Why the Russian youth have tolerated the political situation in their country for so long and why they are no longer tolerant. The poet Natalia Klyuchareva explains the background to the protests on Bolotnaya Square in Moscow on December 10th. Image: Leonid Faerberg
read more

The Republic of Europe

Tuesday 20 December, 2011

Thanks to Radoslaw Sikorski's speech in Berlin, Poland has at last joined the big European debate about restructuring the EU in connection with the euro crisis. The "European Reformation" advocated by Germany does not mean that the Holy Roman Empire of the German Nation will be established in Europe, but instead – let us hope – the Republic of Europe. By Adam Krzeminski
read more

Brown is not red

Tuesday 13 December, 2011

TeaserPicFilmmaker and theatre director Andres Veiel disagrees with the parallels currently being drawn between left-wing and right-wing violence in Germany. The RAF is the wrong model for the Zwickau neo-Nazi group, the so-called "Brown Army Faction" responsible for a series of murders of Turkish small business owners. Unlike the RAF, this group never publicly claimed responsibility for their crimes. Veiel is emphatic - you have to look at the biographies of the perpetrators. An interview with Heike Karen Runge.
read more

Legacy of denial

Tuesday 29 November, 2011

TeaserPicGermany has been rocked by the disclosures surrounding the series of neo-Nazi murders of Turkish citizens. In the wake of these events, Former GDR dissident Freya Klier calls for an honest look at the xenophobia cultivated by the policies of the former East Germany, where the core of the so-called "Brown Army Faction" was based. And demands that East Germans finally confront a long-denied past. (Photo: © Nadja Klier)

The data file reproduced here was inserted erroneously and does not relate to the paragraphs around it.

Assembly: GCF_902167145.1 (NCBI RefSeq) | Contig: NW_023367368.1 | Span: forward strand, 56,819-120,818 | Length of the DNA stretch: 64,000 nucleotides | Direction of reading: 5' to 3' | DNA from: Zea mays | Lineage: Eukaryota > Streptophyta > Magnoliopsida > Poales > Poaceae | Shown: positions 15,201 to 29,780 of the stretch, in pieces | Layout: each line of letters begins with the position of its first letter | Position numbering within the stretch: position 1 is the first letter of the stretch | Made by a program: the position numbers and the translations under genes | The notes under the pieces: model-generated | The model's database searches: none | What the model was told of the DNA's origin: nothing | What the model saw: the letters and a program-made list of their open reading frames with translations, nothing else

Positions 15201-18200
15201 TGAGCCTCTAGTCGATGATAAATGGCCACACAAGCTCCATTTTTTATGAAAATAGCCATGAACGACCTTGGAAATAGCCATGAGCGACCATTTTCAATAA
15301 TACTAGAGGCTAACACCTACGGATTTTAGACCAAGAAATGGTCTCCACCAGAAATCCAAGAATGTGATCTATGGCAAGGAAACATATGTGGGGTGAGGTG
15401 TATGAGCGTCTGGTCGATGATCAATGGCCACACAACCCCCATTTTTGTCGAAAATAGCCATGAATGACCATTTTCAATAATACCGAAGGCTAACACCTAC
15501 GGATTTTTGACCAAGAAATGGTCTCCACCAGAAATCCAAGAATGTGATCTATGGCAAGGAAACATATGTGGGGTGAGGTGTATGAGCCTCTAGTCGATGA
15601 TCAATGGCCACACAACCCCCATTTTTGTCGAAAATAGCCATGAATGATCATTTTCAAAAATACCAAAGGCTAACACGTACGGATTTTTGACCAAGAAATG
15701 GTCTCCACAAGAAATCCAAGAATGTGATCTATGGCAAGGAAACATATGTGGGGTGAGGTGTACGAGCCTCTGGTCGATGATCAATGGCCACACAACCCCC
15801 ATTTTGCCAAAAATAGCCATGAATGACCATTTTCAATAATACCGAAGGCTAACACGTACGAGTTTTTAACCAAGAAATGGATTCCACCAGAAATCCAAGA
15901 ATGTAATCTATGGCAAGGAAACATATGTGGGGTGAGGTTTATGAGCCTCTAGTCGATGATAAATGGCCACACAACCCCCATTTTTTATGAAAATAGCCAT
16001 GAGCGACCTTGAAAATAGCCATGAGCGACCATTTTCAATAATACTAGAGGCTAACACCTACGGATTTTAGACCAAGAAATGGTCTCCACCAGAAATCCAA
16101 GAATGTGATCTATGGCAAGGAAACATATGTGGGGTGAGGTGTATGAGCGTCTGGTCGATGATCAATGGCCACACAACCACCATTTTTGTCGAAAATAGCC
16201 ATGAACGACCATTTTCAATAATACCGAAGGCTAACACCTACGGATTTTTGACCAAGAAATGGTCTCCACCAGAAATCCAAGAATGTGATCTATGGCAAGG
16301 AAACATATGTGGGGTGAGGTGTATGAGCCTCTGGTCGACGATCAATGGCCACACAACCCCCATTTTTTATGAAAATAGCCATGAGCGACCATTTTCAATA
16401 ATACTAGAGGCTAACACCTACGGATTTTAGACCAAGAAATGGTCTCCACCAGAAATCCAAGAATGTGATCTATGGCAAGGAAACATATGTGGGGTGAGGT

read more

Nausea in Paris

Monday 14 November, 2011

TeaserPicIn response to the arson attack on the offices of the Parisian satirical magazine Charlie Hebdo on November 2, Danish critic and semiotician Frederik Stjernfelt is nauseated by the opinions voiced against the publication, especially in the British and American media. Why don't they see that Islamism is right-wing extremism?
read more

Just one pyramid

Monday 10 October, 2011

Activist and author, Andri Snaer Magnason is among the Icelandic guests of honor at this year's Frankfurt Book Fair. His book and film "Dreamland" is both an ecological call to action and a polemic. "The politicians took one of the most beautiful parts of Iceland and offered it to unscrupulous companies," says the author in a critique of his native country. By Daniela Zinser
read more

Dark side of the light

Monday 3 October 2011

In their book "Lügendes Licht" (lying light) Thomas Worm and Claudia Karstedt explore the darker side of the EU ban on incandescent bulbs. From disposal issues to energy efficiency, the low-energy bulb is not necessarily a beacon of a greener future. By Brigitte Werneburg
read more

Lubricious puritanism